I have read my fair share of leadership books. I have also read my fair share of biographies. I also do my best to understand people and what makes them succeed and tick. I have concluded that there are some random things that go into one succeeding. These are the things outside of a person’s control (the chance meeting, the right market condition, an inheritance, etc.). That said, there are a lot of very similar habits and traits of those that seem to deliver at a high level. I am certainly not the first to notice this. There are a zillion books written on this.
I want to focus on one of those key habits/ skills. It relates to the continued desire to be teachable and grow. The people I seem to admire most almost always are looking for ways to improve what they do. They evaluate. They review. They practice. But here is a big thing I see. These people invite people into their world for feedback. It sounds simple, but it is huge. They invite criticism. They invite compliments. They invite rebuke. They invite challenge. Simply put, they invite others to speak into their lives.
Are you able to let others speak into your life? Can your boss? Kids? Spouse? Friends? Do you invite people to help you? Are you teachable to others and their perception of you? I know I am asking myself these questions (in fact this is the catalyst for writing this). How about the other side? Are you honest with those you love? Do you speak into their lives?
How would your work improve if you invited colleagues to speak into your life? What about your marriage if your spouse could really open up to you? What is people had the freedom to discuss our parenting? Our friendships? Our financial decision making? Etc. Are you open to others help and do you help others?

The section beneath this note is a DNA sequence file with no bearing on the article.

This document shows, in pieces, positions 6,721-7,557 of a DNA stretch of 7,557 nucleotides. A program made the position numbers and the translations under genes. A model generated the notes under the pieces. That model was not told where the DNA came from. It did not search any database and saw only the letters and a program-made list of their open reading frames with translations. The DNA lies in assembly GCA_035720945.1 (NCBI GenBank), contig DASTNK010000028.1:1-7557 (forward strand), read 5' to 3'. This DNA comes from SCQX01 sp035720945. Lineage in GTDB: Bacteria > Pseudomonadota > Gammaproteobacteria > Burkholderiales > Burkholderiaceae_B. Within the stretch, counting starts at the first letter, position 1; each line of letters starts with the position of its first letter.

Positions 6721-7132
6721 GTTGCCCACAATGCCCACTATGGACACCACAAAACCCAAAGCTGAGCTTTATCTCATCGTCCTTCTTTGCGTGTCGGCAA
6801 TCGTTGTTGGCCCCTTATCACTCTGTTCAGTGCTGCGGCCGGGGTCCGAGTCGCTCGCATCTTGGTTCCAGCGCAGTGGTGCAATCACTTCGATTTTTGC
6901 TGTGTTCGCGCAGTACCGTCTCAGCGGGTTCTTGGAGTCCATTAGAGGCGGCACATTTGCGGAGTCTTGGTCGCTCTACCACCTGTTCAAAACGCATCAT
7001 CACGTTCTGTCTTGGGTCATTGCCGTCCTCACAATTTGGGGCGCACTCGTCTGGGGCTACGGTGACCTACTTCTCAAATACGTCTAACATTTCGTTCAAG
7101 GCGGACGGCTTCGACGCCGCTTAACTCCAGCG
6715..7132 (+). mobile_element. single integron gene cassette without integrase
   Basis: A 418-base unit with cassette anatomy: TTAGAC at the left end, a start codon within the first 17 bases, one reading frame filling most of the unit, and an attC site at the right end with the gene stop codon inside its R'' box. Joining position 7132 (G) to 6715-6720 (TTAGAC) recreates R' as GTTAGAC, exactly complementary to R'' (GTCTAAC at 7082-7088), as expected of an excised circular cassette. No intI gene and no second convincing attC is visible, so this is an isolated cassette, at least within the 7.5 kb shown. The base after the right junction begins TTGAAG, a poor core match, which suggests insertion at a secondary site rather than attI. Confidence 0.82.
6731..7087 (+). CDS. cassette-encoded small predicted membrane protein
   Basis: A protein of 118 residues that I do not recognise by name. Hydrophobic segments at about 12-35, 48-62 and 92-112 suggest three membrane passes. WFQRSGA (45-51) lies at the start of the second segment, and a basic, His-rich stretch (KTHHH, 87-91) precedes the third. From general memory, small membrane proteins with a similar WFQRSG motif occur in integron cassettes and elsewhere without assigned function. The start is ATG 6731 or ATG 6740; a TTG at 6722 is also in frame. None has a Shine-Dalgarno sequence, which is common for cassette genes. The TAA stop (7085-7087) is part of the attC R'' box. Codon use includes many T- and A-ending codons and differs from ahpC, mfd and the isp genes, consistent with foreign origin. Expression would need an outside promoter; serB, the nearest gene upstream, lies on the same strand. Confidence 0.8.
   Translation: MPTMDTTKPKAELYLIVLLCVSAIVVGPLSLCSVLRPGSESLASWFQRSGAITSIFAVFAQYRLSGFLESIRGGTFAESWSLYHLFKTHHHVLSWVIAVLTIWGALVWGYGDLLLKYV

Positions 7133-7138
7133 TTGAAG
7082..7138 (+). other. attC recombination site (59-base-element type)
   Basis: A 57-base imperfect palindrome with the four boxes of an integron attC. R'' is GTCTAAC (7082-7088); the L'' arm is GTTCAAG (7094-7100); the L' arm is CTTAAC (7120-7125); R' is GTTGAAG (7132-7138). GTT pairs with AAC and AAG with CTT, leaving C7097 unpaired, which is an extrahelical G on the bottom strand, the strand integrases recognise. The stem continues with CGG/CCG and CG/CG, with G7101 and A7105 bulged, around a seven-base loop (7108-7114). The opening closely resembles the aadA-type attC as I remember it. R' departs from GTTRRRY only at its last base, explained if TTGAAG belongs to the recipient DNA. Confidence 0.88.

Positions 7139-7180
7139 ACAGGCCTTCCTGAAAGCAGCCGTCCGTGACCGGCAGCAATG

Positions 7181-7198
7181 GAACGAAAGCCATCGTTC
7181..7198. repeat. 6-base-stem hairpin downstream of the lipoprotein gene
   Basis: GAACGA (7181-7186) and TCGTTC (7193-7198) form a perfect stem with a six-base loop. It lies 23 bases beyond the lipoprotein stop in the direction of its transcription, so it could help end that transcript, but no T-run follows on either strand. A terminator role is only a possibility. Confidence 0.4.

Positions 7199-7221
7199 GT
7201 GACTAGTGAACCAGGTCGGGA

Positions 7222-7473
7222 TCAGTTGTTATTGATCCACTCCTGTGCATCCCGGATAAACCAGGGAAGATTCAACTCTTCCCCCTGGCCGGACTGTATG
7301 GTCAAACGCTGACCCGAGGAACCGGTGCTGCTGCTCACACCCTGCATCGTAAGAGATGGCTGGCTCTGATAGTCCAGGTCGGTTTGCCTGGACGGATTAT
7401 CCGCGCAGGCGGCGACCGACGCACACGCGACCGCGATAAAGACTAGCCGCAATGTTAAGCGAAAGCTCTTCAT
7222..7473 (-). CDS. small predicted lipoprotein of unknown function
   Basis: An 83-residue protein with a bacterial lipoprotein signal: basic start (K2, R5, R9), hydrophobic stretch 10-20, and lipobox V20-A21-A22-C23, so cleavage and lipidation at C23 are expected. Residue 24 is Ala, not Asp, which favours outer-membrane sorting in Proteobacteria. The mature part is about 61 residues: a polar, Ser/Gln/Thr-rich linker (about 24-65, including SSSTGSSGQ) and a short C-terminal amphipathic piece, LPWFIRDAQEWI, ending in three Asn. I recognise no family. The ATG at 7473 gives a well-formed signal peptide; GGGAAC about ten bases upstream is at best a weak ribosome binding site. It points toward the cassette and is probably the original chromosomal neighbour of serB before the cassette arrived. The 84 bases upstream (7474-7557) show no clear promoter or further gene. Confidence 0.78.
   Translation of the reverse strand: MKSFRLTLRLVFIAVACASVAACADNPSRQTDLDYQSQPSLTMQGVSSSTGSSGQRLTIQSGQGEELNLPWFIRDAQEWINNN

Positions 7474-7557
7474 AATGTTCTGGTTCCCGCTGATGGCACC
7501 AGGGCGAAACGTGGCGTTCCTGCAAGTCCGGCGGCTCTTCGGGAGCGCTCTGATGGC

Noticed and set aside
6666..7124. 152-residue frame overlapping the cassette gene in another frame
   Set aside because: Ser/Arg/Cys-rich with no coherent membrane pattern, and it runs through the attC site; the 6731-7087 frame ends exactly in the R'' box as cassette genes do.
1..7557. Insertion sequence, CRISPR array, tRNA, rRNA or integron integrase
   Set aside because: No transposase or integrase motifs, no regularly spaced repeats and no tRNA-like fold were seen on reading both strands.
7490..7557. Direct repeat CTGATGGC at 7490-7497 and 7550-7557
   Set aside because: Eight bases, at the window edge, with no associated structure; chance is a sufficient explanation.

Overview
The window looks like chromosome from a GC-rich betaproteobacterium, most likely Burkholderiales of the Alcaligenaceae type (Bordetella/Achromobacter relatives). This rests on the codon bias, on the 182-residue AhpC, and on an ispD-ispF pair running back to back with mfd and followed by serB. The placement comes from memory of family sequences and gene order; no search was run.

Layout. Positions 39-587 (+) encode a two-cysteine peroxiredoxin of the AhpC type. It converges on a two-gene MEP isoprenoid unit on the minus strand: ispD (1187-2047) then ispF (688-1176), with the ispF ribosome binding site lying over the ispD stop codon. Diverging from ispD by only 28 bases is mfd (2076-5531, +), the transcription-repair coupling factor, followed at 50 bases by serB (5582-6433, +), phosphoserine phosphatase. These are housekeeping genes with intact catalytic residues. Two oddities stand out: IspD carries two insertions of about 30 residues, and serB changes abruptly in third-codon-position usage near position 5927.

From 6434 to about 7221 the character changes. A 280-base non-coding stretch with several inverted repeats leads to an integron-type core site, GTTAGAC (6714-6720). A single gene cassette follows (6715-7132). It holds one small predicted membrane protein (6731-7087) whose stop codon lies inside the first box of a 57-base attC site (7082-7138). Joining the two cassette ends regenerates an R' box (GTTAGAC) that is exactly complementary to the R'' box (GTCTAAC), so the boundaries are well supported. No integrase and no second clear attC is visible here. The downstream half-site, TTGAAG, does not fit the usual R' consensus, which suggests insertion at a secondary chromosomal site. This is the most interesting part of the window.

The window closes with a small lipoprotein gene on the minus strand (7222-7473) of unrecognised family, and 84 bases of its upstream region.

This one is tough. I love to learn, and am always a student at heart. I want to be better at everything. But, when people comment on personal issues – I can be touchy. This stems from only wanting to give my best to everything and being upset with myself that someone found something less than good. I try to listen to everyone, but have to admit that some people have more power when they speak into my life than others. The thing I struggle with the most though, is fear of being the person that is complaining about the undesireable trait they possess themselves. Someone once said that if there is a quality you really dislike in someone – you should examine yourself because many times a quality that really urks you is one that you posess. This seems to be true part of the time, but not all of the time. I have settled on listening to every comment and then considering whether it is something that I need to act on or something that I just need to accept as that person’s oppinion.
Thinking that I was being unfairly “criticized” by a dear friend, when I believe they really meant well and wanted my best, nearly cost me a valued friendship. We can learn not to react defensively when confronted, but rather seek God’s grace as we pray that he will reveal what in us might be a detriment to our spiritual well-being.